When is it too cold and slushy to take your classic out? For some owners it’s never, apparently. I spotted this W108 280SE 4.5 not too long ago on Connecticut’s salty roads after a major snowstorm, looking rather smug sitting on Nokian Hakkapeliitta 2 winter tires. Clearly, some classics are better able to handle such conditions than others. For instance, you would never see a classic Alfa Romeo, even some unloved Alfetta sedan, being driven on the interstate behind a salting truck. But this Benz seems to be made of stronger stuff.
This example appeared to be in much better than driver condition, and if I had the time to examine it closer, it would have probably appeared closer to club concours condition than anything else. Some of you will recall that the W108 and W109 didn’t stay in production for very long, only being made from 1965 till 1972. And the W108 seen here only gained the 4.5 liter engine in 1971, which was available for less than twenty four months until the model was replaced by the W116 in November of 1972.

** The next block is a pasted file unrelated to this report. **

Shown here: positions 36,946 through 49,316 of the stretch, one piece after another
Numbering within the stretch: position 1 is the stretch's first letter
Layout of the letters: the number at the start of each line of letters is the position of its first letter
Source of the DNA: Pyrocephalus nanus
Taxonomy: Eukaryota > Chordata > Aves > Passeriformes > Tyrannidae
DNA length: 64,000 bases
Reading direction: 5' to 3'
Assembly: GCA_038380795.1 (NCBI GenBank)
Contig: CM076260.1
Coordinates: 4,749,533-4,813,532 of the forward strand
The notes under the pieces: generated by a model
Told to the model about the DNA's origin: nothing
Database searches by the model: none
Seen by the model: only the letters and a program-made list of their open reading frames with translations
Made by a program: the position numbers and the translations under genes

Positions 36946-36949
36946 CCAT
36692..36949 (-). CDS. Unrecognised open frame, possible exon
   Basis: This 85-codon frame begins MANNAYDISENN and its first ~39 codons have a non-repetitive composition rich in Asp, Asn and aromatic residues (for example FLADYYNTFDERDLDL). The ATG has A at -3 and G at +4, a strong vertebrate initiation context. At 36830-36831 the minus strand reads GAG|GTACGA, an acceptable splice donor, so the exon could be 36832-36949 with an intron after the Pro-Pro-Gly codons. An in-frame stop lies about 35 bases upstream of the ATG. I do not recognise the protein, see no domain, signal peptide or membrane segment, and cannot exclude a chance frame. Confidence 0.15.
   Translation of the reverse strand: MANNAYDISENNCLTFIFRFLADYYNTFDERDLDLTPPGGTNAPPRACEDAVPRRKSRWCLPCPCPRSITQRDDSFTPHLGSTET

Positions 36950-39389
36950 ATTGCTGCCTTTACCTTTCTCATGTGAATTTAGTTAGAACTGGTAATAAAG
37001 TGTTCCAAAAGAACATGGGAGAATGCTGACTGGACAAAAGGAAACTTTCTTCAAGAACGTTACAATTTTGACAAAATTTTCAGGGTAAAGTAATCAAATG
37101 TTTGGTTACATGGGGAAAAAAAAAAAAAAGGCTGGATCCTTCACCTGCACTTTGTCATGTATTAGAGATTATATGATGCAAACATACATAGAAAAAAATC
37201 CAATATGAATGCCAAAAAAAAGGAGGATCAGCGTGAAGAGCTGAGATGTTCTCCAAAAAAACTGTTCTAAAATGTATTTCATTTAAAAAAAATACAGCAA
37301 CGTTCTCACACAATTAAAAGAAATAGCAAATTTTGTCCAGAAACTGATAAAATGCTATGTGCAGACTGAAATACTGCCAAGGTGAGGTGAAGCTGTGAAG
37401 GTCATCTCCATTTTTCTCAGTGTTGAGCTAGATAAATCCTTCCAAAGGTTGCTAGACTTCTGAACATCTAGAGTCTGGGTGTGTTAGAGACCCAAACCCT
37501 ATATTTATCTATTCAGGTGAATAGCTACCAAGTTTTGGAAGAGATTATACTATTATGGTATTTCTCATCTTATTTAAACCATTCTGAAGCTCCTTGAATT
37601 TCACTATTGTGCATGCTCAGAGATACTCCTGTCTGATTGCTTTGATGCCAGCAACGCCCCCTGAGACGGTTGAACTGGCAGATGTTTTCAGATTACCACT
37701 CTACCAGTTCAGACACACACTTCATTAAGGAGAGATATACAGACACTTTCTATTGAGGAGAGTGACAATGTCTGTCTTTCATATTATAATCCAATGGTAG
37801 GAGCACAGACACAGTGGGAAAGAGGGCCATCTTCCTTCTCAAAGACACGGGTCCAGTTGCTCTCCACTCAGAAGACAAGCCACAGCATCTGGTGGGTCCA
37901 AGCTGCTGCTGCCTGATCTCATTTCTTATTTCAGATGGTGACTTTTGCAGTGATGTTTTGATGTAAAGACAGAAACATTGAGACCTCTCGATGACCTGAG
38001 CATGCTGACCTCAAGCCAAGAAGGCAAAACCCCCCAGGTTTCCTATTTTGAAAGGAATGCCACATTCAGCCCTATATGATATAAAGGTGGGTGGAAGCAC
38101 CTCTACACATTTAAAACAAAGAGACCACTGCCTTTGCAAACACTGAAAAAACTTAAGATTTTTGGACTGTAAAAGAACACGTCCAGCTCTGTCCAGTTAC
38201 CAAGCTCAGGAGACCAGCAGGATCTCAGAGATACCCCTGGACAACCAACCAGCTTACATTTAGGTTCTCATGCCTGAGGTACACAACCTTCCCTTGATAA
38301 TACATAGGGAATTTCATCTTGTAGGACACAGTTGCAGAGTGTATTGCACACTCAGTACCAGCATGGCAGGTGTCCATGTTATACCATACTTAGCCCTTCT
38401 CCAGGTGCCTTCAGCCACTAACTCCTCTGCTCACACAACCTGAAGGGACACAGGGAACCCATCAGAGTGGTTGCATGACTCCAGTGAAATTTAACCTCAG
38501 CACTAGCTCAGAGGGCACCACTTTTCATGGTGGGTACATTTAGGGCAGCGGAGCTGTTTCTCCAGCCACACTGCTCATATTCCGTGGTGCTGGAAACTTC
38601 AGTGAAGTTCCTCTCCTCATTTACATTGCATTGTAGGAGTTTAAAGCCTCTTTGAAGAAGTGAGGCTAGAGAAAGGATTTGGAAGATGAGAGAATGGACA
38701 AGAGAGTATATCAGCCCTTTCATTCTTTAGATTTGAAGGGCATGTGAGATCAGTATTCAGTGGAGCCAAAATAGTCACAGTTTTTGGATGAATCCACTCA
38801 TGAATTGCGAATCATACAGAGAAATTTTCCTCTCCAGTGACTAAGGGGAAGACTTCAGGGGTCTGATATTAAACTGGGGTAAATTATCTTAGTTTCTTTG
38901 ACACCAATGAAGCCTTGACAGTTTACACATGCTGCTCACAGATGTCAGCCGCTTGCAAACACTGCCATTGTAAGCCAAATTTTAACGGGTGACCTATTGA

Unlike the W116 the W108 arguably has a claim to being considered a true classic, as the W116s stateside were not especially babied. In fact, most of the W116s that I see at shows have relatively high mileage, and had invariably been restored following a hard life. The W108, on the other hand, comes from a time when Mercedes-Ben cars were still bought and kept as heirlooms, and I’m starting to see more and more of these restored examples at shows. The only place where I am not starting to see show-quality W108s are trains station parking lots in Connecticut in the middle of the friggin’ winter, which made this sighting quite surprising.
What’s the last classic car you saw being driven “out of season”?